So based on just one chart tonight, the DOW's, I'd be shorting the market big time right here, right now. After having met both time and price Fibs it's a beautiful setup. It takes a drop below 9800 to confirm a high is in but that's a lot of points to give away (for a stop on a long position or an entry into a short position). I'd recommend a short play with yesterday's high as your stop for now, especially if we get a bounce off support on Friday. If SPX has a date with 1121, which would get the DOW up to its 10495 target, that would be the next shorting opportunity. If you're long the market and wondering where a good stop should be, I would not want to see the DOW back below 10K.

If SPX is going to push a little higher to its 1121 target we should see NDX join in and push above 1800. But if it drops back below 1773, which is where it closed today, it would be back below both its 62% Fib retracement and its uptrend line from March-July (which was broken in October and recovered this week), I think it would be the signal the top is in place. It's going to be critical what the market does between now and Monday.

Nasdaq-100, NDX, Daily chart

Key Levels for NDX:
- cautiously bullish above 1800
- bearish below 1700

I'm showing one idea on the NDX chart above how a decline could play out into the end of the year. In the beginning of tonight's report I talked about a rolling top and a big decline into the end of November followed by a big bounce into mid December (in an effort to hold the market up into year-end), before letting go into January, could create that rounding top appearance. It might also build a topping pattern called a diamond top. It's just a guess at this point but something to consider for your longer-term position trading.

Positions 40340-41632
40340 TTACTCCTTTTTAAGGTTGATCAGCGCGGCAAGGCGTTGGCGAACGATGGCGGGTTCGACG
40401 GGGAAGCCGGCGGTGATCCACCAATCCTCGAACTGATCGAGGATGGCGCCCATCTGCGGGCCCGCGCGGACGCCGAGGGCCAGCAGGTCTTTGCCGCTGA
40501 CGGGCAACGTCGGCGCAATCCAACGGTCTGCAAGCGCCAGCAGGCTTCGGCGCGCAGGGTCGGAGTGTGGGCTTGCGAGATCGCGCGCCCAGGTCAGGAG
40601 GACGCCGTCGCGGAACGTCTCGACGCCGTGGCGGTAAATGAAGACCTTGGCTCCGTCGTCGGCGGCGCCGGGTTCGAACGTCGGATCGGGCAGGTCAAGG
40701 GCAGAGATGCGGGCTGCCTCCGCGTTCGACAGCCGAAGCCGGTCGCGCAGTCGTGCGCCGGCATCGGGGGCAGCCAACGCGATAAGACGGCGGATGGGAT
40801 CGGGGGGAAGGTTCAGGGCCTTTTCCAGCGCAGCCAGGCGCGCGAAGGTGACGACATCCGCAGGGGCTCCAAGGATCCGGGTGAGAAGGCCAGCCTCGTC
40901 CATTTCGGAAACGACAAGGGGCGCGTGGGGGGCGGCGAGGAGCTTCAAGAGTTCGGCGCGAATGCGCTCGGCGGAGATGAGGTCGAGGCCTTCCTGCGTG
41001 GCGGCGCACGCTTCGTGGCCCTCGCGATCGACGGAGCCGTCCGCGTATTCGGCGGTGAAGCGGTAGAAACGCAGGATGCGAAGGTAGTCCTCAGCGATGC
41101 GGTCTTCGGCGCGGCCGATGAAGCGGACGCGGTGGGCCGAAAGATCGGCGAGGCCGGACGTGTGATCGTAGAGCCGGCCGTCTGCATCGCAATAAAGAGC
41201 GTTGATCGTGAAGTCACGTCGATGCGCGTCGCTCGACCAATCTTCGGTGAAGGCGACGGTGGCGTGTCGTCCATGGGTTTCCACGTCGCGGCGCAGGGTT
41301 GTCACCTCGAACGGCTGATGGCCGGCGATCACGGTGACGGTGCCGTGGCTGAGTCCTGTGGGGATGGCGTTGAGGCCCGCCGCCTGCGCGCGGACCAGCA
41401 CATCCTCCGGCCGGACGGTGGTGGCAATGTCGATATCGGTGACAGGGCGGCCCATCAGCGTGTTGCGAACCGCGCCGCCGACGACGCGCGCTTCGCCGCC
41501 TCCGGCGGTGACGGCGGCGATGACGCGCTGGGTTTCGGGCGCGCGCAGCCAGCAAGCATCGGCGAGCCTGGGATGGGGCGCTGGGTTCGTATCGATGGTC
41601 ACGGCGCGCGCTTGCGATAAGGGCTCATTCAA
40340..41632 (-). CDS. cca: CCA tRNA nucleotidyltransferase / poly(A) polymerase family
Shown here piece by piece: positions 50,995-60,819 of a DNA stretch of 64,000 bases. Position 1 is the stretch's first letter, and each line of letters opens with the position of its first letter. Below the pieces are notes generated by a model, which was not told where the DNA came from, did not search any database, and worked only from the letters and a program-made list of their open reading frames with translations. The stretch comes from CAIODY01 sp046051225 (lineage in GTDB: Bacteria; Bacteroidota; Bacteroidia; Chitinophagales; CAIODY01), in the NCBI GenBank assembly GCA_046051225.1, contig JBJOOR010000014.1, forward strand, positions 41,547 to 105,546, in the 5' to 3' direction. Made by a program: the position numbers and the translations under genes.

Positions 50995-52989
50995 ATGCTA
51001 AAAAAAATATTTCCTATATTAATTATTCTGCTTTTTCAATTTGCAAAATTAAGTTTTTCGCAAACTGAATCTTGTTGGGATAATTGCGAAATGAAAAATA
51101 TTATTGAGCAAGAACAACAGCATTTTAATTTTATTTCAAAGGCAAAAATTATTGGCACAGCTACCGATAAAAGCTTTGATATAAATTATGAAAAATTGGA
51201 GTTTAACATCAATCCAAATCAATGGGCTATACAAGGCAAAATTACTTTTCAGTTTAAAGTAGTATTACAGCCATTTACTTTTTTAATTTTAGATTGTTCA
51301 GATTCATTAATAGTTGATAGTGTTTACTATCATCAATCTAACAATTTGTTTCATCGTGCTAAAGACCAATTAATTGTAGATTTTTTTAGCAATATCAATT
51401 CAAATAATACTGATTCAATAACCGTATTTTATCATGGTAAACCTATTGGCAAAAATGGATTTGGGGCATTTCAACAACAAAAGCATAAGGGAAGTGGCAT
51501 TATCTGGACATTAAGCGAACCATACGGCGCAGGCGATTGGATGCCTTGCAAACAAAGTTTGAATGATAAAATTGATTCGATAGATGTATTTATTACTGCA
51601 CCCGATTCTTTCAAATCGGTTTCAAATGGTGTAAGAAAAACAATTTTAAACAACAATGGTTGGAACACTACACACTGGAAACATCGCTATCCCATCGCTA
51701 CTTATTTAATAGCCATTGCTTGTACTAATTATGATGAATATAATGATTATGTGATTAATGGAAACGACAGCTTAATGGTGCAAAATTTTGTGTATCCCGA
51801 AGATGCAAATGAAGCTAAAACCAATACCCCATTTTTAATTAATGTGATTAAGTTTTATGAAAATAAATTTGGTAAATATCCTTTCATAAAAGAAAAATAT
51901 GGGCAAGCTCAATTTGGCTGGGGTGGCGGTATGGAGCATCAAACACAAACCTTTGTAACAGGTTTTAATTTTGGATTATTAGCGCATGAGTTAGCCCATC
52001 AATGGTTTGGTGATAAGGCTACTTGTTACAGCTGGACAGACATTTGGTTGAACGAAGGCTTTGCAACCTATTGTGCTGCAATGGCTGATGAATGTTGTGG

For the RUT, below, MACD and RSI are threatening to roll over from a lower high, like the others. This reinforces the idea that the bounce off last week's low has completed. For the RUT this is particularly important because the bounce fits well as a 2nd wave correction after the 1st wave down from its October high. That sets up a strong decline in a 3rd wave down, one that should make the October decline look small by comparison. The 200-dma, near 513, should be quickly tested if it's starting back down now.

Russell-2000, RUT, Daily chart

Key Levels for RUT:
- cautiously bullish above 600
- bearish below 575

With some mixed signals from the above four indexes I like to look at the big market for some further guidance. Using the Wilshire 5000 index, now called the DJ U.S. Total Market Index (it still uses the $DWC symbol), there is unfortunately no better answer yet. Today's decline brought the DWC down to its broken downtrend line from October 2007 (for a bullish kiss goodbye?) and its recovered uptrend line from March (also for a bullish kiss goodbye?). Those lines crossed today near 11130, essentially where it closed. This keeps both sides guessing what it will do on Friday but I would expect at least a bounce. After tagging its 50% retracement of the 2007-2009 decline in October it's looking like a double top with bearish divergence at the moment.

DJ U.S. Total Stock Market Index, $DWC, Daily chart

The next chart of the S&P banking index (BIX) shows it tried to get back above its broken uptrend line from July but may have lost the fight today. Today's candle is a bearish engulfing candlestick pattern and is essentially a key outside down day. Follow through to the downside is needed to confirm it but seeing this at resistance, and closing back below its 50-dma, looks bearish. If the EW count is correct then the next move is a 3rd wave down which should be very strong and will likely have the BIX testing its 200-dma in short order.